Potential and Kinetic Energy

Potential and Kinetic Energy

Unloaded, my Glock possesses no more danger than any other piece of plastic or metal. But by loading and cocking it, my Glock now possesses potential danger in its current state, due of the position of some of its elements: a round is chambered and the striker is cocked. Now, if I pick up the gun and pull the trigger, the potential danger is transformed into kinetic danger; more precisely, the bullet derives its kinetic danger by virtue of its kinetic energy — it’s moving at 1000 feet per second. Toward whom that kinetic danger is expressed is determined only by me, whether by my choice or my negligence. But without exception, in order to transform from zero danger, to potential danger, to kinetic danger, I have to put the gun in my hands. A gun can only cause harm with the kinetic energy of its bullet. It’s up to the individual that holds the gun that determines if, and toward whom, that kinetic energy is dangerous.

Further, whether or not a gun is dangerous, and, more importantly: for whom it is dangerous, depends not only on whose hands it’s in, but at what it’s pointed. Those who argue that “guns don’t keep us safe” are correct in a way, but only for the “us” that are on the wrong end of the barrel. Reducing violent gun crime in the U.S. is a worthy goal. To accomplish it, we need to get back to a place where guns can keep the majority of “us” safe. And yet, in order for that to happen, guns will always need to remain dangerous to the minority among “us” that would do the rest of “us” harm. But that can’t happen if “we (the People)” aren’t allowed to stay on the safe end of the gun while keeping the criminals on the dangerous end. And it will never happen while we keep allowing any guns, whether they be rifles, shotguns, hand-guns, in the hands of those of “us” who would use them improperly to hurt the innocent.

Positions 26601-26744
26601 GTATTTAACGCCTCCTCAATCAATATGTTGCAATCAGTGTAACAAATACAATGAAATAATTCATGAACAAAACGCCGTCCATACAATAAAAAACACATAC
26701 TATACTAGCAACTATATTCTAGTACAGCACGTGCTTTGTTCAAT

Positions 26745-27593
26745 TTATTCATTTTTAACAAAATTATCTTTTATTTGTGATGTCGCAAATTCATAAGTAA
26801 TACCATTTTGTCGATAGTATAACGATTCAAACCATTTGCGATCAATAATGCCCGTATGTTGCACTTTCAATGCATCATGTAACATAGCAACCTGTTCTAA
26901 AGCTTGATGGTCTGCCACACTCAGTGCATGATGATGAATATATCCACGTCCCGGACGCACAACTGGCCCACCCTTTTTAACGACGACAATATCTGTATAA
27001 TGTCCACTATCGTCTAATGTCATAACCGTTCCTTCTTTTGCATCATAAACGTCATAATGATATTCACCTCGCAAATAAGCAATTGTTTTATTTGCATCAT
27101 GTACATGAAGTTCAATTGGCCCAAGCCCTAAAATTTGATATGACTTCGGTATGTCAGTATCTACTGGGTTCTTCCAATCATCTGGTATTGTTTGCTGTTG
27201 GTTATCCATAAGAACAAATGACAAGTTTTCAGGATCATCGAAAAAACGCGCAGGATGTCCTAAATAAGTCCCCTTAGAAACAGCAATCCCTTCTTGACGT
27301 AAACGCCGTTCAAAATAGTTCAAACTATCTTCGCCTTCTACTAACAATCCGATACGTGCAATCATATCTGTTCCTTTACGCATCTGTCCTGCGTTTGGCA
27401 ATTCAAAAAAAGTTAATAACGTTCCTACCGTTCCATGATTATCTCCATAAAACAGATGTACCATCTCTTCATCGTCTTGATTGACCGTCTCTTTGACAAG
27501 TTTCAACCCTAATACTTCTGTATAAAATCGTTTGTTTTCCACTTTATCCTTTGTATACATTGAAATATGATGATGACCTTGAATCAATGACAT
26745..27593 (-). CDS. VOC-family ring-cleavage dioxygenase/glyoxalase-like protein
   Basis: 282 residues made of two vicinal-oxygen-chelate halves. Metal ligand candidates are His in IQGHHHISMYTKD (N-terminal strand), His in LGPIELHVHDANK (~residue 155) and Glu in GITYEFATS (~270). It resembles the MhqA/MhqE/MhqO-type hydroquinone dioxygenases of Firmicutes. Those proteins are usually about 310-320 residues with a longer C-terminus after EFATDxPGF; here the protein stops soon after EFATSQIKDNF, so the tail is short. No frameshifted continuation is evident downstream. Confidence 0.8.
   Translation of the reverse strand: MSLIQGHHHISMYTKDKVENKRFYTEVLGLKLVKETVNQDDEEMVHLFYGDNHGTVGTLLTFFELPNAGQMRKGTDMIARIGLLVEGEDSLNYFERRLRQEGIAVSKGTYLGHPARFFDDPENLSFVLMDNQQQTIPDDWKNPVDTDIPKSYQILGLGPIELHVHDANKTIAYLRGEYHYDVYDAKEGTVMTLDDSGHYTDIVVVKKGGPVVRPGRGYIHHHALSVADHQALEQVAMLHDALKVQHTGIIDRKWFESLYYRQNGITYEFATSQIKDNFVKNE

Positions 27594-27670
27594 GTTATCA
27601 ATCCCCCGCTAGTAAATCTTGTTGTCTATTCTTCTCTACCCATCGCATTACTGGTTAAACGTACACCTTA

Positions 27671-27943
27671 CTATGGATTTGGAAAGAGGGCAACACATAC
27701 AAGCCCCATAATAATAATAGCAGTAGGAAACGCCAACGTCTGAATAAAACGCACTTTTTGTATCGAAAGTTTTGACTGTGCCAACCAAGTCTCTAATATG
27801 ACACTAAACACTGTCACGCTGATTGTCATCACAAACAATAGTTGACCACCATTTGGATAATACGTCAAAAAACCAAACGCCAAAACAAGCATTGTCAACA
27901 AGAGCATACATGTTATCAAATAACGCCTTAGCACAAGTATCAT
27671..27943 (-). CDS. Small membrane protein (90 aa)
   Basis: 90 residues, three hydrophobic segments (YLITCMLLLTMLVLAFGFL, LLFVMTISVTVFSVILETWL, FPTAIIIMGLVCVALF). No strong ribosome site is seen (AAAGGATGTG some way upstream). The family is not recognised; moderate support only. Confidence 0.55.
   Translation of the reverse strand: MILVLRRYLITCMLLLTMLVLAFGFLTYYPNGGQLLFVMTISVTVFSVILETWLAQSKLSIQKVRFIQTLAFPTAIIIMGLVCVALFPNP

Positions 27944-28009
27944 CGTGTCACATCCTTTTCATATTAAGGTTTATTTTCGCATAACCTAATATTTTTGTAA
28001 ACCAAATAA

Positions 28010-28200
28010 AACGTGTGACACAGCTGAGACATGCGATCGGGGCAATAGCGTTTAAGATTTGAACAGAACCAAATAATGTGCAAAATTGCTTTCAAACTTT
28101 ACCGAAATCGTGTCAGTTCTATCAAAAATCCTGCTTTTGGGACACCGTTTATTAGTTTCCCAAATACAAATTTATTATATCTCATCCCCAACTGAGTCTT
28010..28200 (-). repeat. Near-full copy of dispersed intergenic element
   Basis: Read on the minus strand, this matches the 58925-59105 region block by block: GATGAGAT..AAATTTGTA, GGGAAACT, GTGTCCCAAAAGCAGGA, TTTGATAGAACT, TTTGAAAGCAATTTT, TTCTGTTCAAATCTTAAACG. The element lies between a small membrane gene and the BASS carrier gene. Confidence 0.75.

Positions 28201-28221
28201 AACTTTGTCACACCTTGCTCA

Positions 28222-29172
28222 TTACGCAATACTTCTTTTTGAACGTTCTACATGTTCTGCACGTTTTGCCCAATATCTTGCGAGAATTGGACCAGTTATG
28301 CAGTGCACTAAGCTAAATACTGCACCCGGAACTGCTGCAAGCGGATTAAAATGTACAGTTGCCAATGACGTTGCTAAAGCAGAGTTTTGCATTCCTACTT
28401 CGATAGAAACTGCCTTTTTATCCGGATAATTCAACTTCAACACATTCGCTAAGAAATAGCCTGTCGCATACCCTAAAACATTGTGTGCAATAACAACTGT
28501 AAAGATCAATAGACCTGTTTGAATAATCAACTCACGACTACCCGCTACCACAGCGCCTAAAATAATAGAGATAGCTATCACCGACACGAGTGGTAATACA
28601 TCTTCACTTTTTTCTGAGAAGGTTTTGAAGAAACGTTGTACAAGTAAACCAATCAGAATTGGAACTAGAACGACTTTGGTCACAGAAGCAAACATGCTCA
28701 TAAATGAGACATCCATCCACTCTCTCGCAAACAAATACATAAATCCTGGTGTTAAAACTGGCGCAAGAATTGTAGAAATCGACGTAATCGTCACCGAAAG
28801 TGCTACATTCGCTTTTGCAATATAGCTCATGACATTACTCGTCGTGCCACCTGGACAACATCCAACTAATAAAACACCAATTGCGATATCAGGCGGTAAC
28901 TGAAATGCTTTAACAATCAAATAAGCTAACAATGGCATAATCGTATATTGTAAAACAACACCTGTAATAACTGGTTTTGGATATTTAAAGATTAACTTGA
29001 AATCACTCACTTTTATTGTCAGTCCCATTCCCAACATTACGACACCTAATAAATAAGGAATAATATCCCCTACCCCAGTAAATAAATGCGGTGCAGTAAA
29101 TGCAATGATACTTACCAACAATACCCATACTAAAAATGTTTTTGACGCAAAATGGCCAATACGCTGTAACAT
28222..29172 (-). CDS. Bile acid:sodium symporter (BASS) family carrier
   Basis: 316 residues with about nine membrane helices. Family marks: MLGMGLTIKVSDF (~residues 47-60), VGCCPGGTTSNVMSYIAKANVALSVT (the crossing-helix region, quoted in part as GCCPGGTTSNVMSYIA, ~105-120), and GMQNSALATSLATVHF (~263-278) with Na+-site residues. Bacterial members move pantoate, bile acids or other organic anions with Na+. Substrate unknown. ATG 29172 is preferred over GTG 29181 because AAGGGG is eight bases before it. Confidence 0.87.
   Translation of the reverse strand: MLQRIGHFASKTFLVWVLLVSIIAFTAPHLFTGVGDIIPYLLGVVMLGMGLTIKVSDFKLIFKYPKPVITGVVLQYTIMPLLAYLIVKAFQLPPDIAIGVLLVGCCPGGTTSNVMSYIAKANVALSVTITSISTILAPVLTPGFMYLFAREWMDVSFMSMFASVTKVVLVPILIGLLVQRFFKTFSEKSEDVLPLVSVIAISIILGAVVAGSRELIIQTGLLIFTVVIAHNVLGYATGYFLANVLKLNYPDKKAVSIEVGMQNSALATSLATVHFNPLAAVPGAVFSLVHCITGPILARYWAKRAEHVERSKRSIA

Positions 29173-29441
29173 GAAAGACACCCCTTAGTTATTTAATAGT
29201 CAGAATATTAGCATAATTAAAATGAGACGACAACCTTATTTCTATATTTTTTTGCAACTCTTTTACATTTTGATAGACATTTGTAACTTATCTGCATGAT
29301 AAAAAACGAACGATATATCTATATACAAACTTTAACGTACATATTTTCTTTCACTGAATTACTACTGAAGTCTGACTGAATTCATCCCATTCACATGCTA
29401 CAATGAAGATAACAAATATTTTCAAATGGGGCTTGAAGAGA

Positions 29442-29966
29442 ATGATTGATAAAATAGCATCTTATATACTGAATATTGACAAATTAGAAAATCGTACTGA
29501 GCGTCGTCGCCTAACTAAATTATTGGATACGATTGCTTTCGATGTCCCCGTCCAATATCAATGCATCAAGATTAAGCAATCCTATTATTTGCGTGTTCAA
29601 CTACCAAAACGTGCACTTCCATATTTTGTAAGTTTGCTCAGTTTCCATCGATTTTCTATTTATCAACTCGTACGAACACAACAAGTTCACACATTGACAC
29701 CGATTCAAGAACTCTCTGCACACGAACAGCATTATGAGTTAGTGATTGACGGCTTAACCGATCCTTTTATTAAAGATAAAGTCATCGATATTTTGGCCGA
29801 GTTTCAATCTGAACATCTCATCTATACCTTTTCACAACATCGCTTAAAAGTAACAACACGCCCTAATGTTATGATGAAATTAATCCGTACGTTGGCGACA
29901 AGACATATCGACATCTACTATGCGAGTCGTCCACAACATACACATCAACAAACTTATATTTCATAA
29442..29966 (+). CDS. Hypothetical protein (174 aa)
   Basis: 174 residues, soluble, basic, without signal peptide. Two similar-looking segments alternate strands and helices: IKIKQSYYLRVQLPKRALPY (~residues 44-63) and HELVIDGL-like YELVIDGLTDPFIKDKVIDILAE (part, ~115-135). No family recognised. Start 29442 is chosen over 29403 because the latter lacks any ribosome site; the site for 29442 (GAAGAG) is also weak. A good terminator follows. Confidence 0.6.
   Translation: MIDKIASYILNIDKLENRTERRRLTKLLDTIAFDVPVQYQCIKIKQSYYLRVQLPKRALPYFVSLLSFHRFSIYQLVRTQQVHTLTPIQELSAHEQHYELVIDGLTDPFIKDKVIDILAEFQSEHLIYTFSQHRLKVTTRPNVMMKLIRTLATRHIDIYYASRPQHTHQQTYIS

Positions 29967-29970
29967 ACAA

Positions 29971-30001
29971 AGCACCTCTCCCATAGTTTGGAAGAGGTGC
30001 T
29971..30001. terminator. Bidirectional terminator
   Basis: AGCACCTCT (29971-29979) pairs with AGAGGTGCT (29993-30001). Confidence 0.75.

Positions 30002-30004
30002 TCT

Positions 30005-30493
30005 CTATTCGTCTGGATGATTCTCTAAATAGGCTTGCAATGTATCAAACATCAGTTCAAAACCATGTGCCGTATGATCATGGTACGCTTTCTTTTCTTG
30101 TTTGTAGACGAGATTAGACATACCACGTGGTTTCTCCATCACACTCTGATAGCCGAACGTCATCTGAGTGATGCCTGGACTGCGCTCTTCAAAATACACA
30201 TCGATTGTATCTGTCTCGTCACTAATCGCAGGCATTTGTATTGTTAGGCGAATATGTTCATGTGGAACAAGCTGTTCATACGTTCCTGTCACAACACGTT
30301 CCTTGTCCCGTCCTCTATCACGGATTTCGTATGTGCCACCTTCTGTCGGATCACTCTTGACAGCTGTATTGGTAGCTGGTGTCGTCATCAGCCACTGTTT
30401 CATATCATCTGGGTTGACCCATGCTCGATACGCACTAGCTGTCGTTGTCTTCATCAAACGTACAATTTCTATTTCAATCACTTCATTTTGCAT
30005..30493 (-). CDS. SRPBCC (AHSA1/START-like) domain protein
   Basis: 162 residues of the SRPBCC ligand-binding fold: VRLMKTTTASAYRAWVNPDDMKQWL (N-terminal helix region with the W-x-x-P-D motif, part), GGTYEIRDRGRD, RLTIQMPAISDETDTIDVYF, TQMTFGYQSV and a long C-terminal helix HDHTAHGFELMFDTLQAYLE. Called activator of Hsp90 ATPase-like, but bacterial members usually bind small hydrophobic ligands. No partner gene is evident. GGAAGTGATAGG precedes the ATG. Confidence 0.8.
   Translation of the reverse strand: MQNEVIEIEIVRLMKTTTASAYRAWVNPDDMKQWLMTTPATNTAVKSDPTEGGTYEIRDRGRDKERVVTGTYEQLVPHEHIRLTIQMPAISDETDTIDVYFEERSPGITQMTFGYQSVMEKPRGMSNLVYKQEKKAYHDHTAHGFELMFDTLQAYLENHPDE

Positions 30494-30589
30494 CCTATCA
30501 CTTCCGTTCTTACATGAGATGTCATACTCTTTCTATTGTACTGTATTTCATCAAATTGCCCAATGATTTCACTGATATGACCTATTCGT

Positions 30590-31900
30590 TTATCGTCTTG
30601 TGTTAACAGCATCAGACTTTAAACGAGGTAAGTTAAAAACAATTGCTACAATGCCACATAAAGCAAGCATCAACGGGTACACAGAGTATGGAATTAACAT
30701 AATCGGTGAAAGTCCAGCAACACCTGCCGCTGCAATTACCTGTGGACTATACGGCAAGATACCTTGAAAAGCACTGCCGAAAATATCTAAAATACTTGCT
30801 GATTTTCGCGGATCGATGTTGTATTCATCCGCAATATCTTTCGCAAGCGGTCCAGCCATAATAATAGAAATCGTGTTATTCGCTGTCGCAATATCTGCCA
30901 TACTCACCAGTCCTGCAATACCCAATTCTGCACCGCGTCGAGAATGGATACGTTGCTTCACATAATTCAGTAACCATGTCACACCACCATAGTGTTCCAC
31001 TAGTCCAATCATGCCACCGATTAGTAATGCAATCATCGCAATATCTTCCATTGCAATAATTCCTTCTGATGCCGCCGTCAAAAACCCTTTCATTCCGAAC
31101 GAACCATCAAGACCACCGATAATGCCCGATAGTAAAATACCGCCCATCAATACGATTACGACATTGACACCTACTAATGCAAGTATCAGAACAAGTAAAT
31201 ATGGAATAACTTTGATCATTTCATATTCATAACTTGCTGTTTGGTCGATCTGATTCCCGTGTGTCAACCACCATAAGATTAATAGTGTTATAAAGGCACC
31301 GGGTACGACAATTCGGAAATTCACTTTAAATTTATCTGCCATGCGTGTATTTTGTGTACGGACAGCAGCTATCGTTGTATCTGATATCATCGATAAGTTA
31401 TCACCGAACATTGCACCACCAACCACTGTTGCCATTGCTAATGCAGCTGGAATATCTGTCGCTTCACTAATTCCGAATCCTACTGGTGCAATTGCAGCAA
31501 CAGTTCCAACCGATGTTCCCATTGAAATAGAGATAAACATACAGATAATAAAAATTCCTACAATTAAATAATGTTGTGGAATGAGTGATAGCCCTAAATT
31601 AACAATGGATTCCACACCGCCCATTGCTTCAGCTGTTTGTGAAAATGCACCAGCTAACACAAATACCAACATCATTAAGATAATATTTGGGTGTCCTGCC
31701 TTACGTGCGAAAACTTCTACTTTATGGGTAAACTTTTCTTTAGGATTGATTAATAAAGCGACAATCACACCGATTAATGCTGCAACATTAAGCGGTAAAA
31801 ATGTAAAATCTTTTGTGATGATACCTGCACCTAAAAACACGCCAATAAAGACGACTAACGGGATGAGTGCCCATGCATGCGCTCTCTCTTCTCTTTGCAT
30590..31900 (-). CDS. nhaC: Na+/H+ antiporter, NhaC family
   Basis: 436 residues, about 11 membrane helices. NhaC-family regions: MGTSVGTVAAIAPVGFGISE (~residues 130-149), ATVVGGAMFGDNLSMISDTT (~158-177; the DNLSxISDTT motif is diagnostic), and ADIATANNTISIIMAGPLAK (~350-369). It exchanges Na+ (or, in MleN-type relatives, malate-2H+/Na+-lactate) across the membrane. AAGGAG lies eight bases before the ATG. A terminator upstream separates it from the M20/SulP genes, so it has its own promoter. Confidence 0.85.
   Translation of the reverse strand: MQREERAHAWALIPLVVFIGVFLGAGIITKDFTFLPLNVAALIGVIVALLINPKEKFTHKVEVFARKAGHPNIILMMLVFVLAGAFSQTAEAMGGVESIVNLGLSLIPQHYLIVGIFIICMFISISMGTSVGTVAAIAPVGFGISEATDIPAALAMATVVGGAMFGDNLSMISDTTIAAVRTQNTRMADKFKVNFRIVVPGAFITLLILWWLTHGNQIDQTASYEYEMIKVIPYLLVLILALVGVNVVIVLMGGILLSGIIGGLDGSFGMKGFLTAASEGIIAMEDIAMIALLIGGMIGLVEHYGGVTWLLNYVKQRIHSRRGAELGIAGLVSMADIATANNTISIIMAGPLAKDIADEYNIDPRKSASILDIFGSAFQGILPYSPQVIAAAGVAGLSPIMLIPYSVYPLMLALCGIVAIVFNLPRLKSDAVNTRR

My wife (who in addition to being smokin’ hot, also has a Bachelor’s in Psychology and a Master’s in Education, which probably makes her smarter than you), has told me on many occasions that introspection is one of the hardest things for human beings to do. Apparently it’s crazy high on the evolutionary list of human mental abilities. Kids (particularly teenagers… as we’ve recently discovered) almost instinctively look outward for the cause of their problems, claiming things “aren’t fair” as they wallow in the all-too-fair consequences of their choices. Ideally, they will outgrow that, but only with the help of responsible parenting and practice. However, I see more and more evidence that too many in our society never outgrew that phase, and never mastered the ability of looking inward for the solution to a problem rather than looking outward for a scapegoat. In order for “us” to be safer, we have to look at what “we” are doing wrong. And there’s a lot we’re doing wrong. Let’s choose the harder, higher path of introspection, and discuss what we can do as a society and a nation to keep devices with the potential for danger out of the hands who would improperly use them, and be honest with where we’ve been failing in the mental health system, the justice system, the educational system, and even in our own families. Those types of discussions can be painful, embarrassing, and humbling. But introspection generally is.

Yes, once again, guns can be dangerous. They’re designed to be. A gun sitting on the desk in front of me is not dangerous. A gun in the possession of a law-abiding and responsible (that’s a key word) citizen is dangerous, but is appropriately so when used responsibly. But a gun in the hands of a criminal or irresponsible citizen is the most dangerous, and leads to the types of tragedies that have sparked the recent debate.

Rather than foolishly trying to take certain types of guns out of every hand, let’s be mindful enough, and introspective enough, to instead focus on keeping guns out of the hands of those who would point them in the wrong direction.